They used to test people to vote... it was one of the ways they kept blacks from voting in the South after it was illegal to keep them from voting due to race.

You know what you do to learn? Watch debates, which are broadcasted on *gasp* CNN and other news stations! You read that big booklet that comes before the election with information on people and propositions, and the debates for and against them that are written in newspapers.

Instituting a test would decrease voter turnout, not because of people failing, but due to people going "fuck that, I just won't vote." Human apathy is a powerful opponent.

So yeah, I don't think you're idea would work at all.
Logos

Again?
Banned








Since: 07-24-06

Since last post: 5942 days
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Posted on 11-28-06 11:55 PM Link | Quote
Originally posted by Elara
They used to test people to vote... it was one of the ways they kept blacks from voting in the South after it was illegal to keep them from voting due to race.

You know what you do to learn? Watch debates, which are broadcasted on *gasp* CNN and other news stations! You read that big booklet that comes before the election with information on people and propositions, and the debates for and against them that are written in newspapers.

Instituting a test would decrease voter turnout, not because of people failing, but due to people going "fuck that, I just won't vote." Human apathy is a powerful opponent.

So yeah, I don't think you're idea would work at all.

Just one thing about your case, does it really matter what "people" think?
Elara

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Since: 08-15-04
From: Ferelden

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Last activity: 149 days
Posted on 11-29-06 02:55 AM Link | Quote
In which way do you mean? What the people think about the test? The candidates? What the candidates think? The people arguing for or against a proposition? You need to make yourself a bit clearer.

And that same statement can be applied to the first post in this thread.
Logos

Again?
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Since: 07-24-06

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Posted on 11-29-06 03:02 AM Link | Quote
Originally posted by Elara
In which way do you mean? What the people think about the test? The candidates? What the candidates think? The people arguing for or against a proposition? You need to make yourself a bit clearer.

And that same statement can be applied to the first post in this thread.

I meant the idea of a democracy.
Elara

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Since: 08-15-04
From: Ferelden

Since last post: 149 days
Last activity: 149 days
Posted on 11-29-06 03:06 AM Link | Quote
*looks at her post for mention of people's thoughts on democracy*

...

*doesn't see a reference to it*

But, if I get what you mean, you are asking if it matters what people think in a democracy then the answer is yes. It should at any rate, since it is supposed to be governed by the people, so I would hope that what people think matters.
Logos

Again?
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Since: 07-24-06

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Last activity: 6032 days
Posted on 11-29-06 04:09 AM Link | Quote
What gives importance to the thoughts and preferences of the masses? Why not eliminate voting and create a system in which the most qualified person receives the job? What validates a democratic system?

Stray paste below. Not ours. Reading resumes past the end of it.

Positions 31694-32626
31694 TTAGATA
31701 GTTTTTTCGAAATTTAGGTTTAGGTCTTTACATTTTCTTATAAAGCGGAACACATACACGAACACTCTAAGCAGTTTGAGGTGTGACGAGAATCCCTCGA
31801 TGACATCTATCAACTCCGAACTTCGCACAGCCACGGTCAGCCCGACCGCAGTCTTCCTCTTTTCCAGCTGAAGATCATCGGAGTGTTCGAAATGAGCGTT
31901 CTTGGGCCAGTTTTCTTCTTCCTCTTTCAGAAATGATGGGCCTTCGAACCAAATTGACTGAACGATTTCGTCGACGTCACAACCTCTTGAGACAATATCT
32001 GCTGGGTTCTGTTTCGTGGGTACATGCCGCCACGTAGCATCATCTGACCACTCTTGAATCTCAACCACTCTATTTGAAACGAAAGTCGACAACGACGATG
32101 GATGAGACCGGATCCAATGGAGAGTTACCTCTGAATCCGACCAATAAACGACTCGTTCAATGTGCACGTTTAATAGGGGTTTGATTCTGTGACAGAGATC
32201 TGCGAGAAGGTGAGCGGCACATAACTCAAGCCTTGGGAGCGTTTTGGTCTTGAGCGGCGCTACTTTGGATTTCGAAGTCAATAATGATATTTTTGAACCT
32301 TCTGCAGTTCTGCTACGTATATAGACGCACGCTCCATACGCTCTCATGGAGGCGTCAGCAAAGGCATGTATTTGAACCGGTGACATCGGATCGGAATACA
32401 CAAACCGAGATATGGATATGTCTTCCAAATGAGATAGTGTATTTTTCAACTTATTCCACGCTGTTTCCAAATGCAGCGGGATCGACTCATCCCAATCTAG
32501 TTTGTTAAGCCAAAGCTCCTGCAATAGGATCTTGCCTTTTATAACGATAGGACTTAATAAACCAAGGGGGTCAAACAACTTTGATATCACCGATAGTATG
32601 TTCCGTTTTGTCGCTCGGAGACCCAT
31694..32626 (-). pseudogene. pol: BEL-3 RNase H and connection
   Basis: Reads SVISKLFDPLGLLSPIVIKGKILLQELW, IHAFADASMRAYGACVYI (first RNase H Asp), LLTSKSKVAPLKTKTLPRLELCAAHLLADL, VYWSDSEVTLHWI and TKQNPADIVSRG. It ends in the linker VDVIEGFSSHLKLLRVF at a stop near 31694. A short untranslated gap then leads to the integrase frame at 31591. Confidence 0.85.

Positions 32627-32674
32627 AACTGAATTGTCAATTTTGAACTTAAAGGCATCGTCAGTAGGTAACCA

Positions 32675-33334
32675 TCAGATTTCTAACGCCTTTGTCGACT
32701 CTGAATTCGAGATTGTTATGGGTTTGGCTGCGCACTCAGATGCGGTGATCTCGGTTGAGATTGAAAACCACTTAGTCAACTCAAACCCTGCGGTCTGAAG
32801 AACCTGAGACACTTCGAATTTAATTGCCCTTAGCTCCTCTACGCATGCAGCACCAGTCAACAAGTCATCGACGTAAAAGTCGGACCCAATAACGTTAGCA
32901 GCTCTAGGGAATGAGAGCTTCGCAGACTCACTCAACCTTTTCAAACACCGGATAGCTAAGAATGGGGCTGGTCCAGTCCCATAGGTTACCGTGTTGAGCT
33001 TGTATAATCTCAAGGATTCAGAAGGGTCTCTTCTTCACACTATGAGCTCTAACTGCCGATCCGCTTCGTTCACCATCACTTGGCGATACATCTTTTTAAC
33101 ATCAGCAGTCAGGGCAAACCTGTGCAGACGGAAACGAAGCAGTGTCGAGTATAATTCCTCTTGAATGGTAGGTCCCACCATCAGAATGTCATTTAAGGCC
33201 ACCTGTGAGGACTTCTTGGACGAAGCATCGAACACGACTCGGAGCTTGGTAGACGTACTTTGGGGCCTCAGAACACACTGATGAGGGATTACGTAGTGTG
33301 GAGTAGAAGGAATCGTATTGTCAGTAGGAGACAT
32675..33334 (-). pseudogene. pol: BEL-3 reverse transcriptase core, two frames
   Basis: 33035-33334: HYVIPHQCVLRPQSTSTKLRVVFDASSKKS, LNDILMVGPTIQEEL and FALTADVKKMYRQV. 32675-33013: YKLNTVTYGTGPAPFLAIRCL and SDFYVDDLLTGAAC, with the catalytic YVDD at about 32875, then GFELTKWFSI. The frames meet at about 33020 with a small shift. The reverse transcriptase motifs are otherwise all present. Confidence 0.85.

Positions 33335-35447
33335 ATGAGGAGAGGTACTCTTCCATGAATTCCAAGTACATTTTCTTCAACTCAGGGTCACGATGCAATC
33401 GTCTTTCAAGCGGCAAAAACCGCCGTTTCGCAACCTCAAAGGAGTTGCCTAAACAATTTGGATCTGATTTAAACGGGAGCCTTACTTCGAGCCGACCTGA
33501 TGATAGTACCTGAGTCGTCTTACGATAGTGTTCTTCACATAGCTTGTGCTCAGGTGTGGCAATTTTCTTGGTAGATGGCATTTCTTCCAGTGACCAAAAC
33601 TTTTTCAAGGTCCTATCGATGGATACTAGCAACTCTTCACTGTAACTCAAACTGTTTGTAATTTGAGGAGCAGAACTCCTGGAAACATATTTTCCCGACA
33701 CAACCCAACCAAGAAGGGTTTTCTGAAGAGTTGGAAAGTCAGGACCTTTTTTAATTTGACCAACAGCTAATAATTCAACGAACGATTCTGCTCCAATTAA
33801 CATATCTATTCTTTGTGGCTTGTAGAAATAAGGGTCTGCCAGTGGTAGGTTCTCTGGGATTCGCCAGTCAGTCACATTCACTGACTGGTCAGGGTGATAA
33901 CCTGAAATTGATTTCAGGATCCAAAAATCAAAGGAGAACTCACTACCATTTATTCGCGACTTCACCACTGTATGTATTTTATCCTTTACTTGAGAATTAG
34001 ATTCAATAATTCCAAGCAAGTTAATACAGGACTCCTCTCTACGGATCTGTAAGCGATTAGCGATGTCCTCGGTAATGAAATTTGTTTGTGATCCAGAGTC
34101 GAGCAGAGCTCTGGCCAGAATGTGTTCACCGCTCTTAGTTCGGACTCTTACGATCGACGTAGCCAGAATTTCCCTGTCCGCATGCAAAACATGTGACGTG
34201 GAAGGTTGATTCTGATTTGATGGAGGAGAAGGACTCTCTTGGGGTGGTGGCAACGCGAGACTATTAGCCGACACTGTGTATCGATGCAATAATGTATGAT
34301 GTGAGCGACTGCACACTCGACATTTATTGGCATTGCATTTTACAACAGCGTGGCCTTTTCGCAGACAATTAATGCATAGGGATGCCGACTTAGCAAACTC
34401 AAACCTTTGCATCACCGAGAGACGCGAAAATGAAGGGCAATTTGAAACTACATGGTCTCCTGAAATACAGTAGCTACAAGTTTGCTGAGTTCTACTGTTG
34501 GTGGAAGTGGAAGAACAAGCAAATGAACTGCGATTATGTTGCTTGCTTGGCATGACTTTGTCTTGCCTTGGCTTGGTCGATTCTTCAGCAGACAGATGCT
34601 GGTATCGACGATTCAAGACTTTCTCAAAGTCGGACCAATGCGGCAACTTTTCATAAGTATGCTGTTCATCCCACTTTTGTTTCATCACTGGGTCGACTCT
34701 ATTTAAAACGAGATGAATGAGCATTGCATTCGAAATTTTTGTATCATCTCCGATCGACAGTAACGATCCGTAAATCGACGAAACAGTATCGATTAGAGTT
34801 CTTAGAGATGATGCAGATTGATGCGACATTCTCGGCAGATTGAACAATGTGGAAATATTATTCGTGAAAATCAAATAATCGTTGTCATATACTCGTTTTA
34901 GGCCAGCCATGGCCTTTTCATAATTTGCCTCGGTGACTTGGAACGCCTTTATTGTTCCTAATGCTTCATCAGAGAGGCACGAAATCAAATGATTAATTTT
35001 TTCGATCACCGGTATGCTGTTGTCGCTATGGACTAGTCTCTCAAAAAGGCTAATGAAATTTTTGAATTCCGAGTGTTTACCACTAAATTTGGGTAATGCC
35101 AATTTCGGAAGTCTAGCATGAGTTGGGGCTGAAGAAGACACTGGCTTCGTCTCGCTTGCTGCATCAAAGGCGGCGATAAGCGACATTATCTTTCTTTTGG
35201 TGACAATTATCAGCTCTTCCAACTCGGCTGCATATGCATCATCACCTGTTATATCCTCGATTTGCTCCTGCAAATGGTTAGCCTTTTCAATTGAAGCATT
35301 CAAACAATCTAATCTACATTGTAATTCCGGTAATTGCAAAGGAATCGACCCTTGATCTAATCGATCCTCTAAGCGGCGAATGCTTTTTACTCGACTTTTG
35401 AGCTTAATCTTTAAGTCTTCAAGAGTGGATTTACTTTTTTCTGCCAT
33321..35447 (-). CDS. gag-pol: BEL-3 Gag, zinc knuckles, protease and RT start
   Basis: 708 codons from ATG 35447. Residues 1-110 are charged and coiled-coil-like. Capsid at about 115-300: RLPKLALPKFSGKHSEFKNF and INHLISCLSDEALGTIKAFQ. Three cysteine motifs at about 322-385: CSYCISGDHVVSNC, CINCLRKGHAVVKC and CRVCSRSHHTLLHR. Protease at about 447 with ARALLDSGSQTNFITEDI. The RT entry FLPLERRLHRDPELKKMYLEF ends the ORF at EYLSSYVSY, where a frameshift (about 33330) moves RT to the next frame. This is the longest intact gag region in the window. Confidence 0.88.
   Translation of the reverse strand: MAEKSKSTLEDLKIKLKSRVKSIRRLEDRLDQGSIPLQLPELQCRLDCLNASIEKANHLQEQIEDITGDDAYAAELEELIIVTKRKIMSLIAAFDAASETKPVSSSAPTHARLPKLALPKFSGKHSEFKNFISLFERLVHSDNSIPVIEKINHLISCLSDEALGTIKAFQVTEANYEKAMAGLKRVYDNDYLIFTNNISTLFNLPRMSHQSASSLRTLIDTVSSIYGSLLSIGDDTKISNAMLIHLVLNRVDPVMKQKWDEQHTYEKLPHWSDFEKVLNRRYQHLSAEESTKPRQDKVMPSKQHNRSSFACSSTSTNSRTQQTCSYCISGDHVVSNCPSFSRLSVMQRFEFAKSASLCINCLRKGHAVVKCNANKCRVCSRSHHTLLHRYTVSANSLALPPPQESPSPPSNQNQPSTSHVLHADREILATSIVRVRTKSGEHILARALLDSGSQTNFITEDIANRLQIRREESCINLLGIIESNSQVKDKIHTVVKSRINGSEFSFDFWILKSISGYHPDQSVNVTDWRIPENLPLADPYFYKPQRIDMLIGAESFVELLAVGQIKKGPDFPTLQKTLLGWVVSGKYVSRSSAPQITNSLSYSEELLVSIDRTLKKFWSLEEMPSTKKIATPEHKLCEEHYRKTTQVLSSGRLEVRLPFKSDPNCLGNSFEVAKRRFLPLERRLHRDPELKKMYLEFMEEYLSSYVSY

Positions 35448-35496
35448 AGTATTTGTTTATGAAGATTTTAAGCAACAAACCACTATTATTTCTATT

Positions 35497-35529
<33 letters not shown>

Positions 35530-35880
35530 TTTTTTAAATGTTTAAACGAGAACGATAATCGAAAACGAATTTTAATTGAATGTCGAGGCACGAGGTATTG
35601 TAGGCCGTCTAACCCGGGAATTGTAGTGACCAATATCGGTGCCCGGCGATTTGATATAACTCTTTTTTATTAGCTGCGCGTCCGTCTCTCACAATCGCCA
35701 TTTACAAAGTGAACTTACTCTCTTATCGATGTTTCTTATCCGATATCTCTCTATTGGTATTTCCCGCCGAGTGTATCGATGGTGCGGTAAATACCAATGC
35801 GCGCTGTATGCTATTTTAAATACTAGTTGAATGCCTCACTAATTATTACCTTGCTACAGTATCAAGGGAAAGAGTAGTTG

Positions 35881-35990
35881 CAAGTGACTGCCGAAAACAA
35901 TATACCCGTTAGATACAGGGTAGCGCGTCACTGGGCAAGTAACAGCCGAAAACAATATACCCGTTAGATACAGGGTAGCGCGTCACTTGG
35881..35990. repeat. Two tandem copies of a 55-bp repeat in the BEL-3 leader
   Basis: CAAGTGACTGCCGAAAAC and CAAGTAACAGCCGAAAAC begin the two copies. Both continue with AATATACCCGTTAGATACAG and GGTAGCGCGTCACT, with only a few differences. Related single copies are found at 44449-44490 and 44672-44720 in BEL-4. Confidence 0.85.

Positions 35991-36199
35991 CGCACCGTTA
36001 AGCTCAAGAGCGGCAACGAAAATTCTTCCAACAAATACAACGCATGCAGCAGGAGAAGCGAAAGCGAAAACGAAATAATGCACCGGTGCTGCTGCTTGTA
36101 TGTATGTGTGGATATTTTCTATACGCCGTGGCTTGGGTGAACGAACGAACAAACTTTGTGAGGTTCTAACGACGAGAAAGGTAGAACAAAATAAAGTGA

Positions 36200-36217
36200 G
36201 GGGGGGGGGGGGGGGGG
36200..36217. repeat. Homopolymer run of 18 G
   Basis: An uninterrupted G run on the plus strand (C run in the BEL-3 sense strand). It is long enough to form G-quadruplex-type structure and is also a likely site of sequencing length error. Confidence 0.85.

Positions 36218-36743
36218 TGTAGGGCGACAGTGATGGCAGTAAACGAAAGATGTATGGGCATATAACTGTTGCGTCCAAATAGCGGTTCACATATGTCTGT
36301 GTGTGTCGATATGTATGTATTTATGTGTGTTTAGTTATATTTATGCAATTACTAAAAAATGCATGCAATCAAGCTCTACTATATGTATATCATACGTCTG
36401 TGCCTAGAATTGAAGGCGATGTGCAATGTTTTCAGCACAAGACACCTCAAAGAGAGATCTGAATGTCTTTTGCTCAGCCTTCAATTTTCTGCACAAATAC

Lord Vulkas Mormonus

Vile
High Xeodent of Xeomerica.








Since: 10-29-04
From: North Carolina, United States. World, Sol System, milky way

Since last post: 246 days
Last activity: 228 days
Posted on 11-29-06 07:39 AM Link | Quote
First off because I'd rather have a slight impact on todays society, rather than having a corrupt politician decide who gets elected. Besides, a lot of good qualified people would never be put into office if only because they aren't all that famous.

Now, on Elara's comments. I watch the debates. A lot of people watch them. However, what about those that don't have TV and vote? What about those who merely read the article about what happened rather than watching it? What about those people who don't really pay attention to whoever they are voting for in the first place?

Anyway, to be honest, if people refuse to take a test to vote, good riddance. IF they fail the test, then that proves they don't know about who they are voting for. Good riddance.

As for that comment about how it was used against the blacks, my suggestion is that you get 80% right or more. The questions would be multiple choice, and a computer examines the answers. The test would have no questions about race, party, credit score, or anything like that. Besides that, a computer isn't prejudice, it wouldn't care.

Finally, on Logos' comments on knowledge, allow me to define what I mean as knowledge, so that this doesn't turn into a debate over the definition of a word.


acquaintance with facts, truths, or principles, as from study or investigation; general erudition


This test would be on how well aquaintedd the voter is with these said facts. No more comments on what knowledge is is neccesary, and this is how I define it, as according to dictionary.com.
Logos

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Since: 07-24-06

Since last post: 5942 days
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Posted on 12-02-06 02:58 AM Link | Quote
"Anyway, to be honest, if people refuse to take a test to vote, good riddance. IF they fail the test, then that proves they don't know about who they are voting for. Good riddance."
Might you provide some examples of these questions? I'm really curious. Before I say anything about them, I'd like to know what exactly they might be.

"No more comments on what knowledge is is neccesary"
If you refuse to answer to questions about knowledge, the basis of your case, then your entire case falls. Correct me if I am wrong, but could your entire resolution be summed up as "In a democracy, only knowledgable citizens ought to vote"? Anyways, define what you consider a "democracy" as well, please?

I asked why knowledge is neccessary, too. I for one don't think one can use knowledge as a value, just because a value is something that isn't really debatable, e.g democratic ideals, human agency, justice, and such. One cannot really make the argument that justice isn't necessarily good, but I'm pretty sure I could make the argument that knowledge isn't necessarily good. However, if not your central value, to what end does knowledge achieve?